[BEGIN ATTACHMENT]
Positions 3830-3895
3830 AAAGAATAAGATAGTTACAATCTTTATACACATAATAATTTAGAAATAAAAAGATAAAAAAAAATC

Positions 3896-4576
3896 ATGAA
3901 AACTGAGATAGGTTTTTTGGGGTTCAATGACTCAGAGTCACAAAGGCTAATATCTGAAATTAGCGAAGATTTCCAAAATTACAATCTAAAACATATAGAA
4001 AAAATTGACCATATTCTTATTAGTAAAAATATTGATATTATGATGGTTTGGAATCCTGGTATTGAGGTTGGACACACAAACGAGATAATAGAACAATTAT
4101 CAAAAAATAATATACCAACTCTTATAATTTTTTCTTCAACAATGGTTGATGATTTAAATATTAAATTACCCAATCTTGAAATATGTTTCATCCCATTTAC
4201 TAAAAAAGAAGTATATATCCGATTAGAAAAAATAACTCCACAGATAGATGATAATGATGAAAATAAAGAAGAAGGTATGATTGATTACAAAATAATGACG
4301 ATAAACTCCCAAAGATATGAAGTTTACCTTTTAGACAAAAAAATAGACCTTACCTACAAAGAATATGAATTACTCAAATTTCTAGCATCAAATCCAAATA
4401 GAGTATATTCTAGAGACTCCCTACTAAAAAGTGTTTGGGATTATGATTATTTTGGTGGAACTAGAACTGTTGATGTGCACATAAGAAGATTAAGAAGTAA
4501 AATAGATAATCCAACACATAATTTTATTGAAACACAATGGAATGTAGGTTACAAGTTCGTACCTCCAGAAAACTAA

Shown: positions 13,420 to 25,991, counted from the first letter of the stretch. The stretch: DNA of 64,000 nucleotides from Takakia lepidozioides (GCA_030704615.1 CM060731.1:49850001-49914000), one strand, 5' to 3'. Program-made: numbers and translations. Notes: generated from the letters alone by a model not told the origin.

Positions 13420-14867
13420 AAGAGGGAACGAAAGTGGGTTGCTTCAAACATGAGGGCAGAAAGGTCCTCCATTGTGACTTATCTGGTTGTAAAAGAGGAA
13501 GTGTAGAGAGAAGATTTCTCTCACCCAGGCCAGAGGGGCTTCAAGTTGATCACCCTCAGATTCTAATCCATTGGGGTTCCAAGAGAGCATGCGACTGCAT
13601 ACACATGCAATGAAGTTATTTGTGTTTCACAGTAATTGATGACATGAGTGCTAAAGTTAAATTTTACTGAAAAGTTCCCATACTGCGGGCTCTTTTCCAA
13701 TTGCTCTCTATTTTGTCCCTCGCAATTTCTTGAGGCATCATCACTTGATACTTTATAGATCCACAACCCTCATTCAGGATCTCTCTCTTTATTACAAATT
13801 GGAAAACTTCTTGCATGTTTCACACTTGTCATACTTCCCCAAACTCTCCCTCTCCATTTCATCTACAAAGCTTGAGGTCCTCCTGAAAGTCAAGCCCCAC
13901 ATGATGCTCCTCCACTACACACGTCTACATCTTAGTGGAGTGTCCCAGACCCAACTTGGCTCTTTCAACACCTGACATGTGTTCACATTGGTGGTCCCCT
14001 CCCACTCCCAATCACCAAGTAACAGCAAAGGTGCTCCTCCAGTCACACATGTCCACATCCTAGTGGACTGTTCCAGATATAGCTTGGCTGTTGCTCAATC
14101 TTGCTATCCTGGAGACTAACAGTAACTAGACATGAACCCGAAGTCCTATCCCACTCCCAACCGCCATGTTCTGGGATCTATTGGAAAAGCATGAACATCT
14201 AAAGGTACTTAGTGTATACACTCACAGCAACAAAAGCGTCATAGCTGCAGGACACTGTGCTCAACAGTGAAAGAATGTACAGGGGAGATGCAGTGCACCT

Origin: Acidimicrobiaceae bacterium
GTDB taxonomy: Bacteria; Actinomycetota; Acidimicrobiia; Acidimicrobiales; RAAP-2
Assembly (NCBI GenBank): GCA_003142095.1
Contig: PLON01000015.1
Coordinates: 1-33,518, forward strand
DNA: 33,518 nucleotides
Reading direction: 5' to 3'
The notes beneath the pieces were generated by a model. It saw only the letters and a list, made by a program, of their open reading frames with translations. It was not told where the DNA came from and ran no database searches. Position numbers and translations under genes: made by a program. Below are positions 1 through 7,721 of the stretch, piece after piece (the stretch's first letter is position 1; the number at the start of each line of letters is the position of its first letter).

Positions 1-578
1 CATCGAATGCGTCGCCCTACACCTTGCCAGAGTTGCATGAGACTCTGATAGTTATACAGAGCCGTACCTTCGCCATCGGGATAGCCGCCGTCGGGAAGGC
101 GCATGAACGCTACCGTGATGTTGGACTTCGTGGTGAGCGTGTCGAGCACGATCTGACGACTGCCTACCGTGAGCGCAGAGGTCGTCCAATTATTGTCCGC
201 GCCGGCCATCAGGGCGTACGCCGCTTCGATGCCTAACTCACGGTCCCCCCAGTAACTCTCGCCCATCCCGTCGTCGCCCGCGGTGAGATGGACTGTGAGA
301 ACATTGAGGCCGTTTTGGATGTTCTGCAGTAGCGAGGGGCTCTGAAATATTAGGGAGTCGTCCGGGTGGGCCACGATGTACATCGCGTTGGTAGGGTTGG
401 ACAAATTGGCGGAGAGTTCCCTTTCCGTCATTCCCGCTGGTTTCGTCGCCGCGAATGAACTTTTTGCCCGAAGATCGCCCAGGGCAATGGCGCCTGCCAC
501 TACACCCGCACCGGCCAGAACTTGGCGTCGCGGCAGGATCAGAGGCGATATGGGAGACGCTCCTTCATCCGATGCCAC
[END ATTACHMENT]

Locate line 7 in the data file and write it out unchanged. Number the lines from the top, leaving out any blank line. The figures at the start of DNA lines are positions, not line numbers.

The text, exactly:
4101 CAAAAAATAATATACCAACTCTTATAATTTTTTCTTCAACAATGGTTGATGATTTAAATATTAAATTACCCAATCTTGAAATATGTTTCATCCCATTTAC